Good Friday 2016
"It is not as if we had a high priest who was incapable of feeling our weaknesses with us. Let us be confident, then, in approaching the throne of grace, that we shall have mercy from him and find grace when we are in need of help." These words from the Letter to the Hebrews sum up the message of the Gospel and the truth of the Christian faith. They help us to put the reality of life on earth in the context of God's plan for our eternal happiness and salvation. When we consider the extent of human suffering, an aspect of which was made brutally aware to us yet again this week in Brussels, it is not easy to believe in a loving God, a God who wants life and not death. Even if our faith is strong, we struggle to believe. It is not easy to accept a God who can allow so much suffering around and within us. The story of Christ's Passion, a story of pain and rejection, of physical and spiritual anguish, does not explain or take away that suffering or its causes, but it does say something very important about God. In the Mystery of the Incarnation, God enters into the world in order to share to the ultimate consequences the tragedy of human life.
Julian of Norwich tells us of a conversation she once had with the Lord Jesus, which sheds light on the interplay between our suffering and sin and the Passion of Christ. "Our good Lord Jesus Christ said, ‘Are you well satisfied with my suffering for you?' ‘Yes, thank you, good Lord,' I replied. ‘Yes, good Lord, bless you.' And the kind Lord Jesus said, ‘If you are satisfied, I am satisfied too. It gives me greater happiness and joy and, indeed, eternal delight ever to have suffered for you. If I could possibly have suffered more, I would have done so.' And here I saw that the love, which made him suffer, is as much greater than his pain as heaven is greater than earth. It was because of this love he said, ‘If I could possibly have suffered more, I would have done so.'" It is for love that Christ suffered and died, for love of the Father and for love of creation. Indeed, St Catherine of Siena says, "Nails were not enough to hold God-and-man fastened to the cross, had not love held him there."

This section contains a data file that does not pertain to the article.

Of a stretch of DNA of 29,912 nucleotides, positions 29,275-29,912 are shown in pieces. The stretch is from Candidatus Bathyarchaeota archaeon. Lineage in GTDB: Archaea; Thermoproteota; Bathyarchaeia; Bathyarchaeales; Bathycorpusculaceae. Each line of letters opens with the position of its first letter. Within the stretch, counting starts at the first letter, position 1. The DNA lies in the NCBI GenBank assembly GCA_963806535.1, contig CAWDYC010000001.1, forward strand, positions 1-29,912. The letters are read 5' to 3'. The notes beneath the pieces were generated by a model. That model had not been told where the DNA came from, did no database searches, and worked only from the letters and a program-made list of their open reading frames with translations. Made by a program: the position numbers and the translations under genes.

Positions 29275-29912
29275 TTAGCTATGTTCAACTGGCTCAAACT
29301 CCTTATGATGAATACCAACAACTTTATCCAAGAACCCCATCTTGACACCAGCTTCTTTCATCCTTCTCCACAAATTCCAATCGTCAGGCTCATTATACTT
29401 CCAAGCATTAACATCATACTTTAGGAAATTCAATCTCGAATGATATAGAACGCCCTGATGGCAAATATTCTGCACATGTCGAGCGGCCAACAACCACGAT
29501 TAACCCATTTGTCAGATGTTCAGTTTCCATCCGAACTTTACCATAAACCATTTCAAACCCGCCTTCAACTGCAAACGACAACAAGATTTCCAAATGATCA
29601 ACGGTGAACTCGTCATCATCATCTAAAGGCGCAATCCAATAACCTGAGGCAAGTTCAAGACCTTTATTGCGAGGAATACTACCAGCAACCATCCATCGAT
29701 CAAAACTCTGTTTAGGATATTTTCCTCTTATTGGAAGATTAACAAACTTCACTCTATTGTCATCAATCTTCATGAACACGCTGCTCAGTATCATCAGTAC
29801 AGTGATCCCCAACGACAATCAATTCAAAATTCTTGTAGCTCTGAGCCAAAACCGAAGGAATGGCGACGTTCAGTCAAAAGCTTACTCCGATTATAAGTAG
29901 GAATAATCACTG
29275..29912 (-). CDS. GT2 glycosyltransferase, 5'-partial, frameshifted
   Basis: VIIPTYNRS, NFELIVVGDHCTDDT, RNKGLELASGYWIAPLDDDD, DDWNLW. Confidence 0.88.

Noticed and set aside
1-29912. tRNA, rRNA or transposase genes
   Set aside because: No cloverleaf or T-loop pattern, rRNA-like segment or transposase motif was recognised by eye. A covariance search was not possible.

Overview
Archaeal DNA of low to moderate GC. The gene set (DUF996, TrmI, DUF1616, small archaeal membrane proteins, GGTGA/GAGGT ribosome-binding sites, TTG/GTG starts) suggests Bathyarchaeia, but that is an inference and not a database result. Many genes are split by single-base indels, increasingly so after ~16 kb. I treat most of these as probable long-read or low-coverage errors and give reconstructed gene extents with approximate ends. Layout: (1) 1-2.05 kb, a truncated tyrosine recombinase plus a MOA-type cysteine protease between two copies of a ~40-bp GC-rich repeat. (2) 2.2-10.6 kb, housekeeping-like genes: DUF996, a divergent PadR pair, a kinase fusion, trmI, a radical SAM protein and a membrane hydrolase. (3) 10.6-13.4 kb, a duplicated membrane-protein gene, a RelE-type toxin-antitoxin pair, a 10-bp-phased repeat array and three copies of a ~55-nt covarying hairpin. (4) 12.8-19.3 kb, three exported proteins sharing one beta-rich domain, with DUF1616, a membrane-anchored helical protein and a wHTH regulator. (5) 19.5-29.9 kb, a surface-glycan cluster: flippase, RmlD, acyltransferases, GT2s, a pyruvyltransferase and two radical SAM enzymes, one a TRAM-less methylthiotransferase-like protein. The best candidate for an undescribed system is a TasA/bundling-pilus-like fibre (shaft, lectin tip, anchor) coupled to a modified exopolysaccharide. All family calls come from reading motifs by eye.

No one suffers alone, for whatever form our sufferings take, God is with us and, in Christ, God suffers with us. In the Letter to the Hebrews we read, "It is not as if we had a high priest who was incapable of feeling our sufferings. During his life on earth, he offered prayer and entreaty, aloud and in silent tears, to the one who had the power to save him out of death, and he submitted so humbly that his prayer was heard. Even so, it is in suffering that, although he was Son, he learnt to obey." It is only in suffering that we come to see and know the living God. He is in our wounds, the open wounds of our suffering and pain, the wounds of the Risen Christ. The prophet Isaiah said, "Ours were the sufferings he bore, ours the sorrows he carried. He was pierced through for our faults, crushed for our sins. On him lies a punishment that brings us peace, and through his wounds we are healed."
On Easter night, in the Upper Room, Jesus greets his disciples saying, "Peace be with you," then he shows them his hands and his side, the hands that had been nailed to the cross, the side the soldier's lance had pierced and from which came forth blood and water. The wounds of Christ will remain open until the Last Day when he, the victor over sin and death, will hand over to his Father the whole of creation redeemed by the blood of the Lamb and renewed by the outpouring of the Holy Spirit. We, as members of the Body of Christ play our part in the work of redemption. Suffering is not futile. All suffering is redemptive and leads to salvation, all suffering has meaning and purpose and is a channel of grace and forgiveness, if we see Christ, if we see God in the suffering, in the horror and in our pain.
Last night we sang, "We must glory in the cross of our Lord Jesus Christ; he is our salvation, our life and resurrection." Today we sing, "This is the wood of the cross, on which hung the Saviour of the world. Come let us adore." As we celebrate the Lord's Passion, may God in his mercy help us grow in faith and holiness and so live with joy and thanksgiving the mystery of our life in Christ. Amen.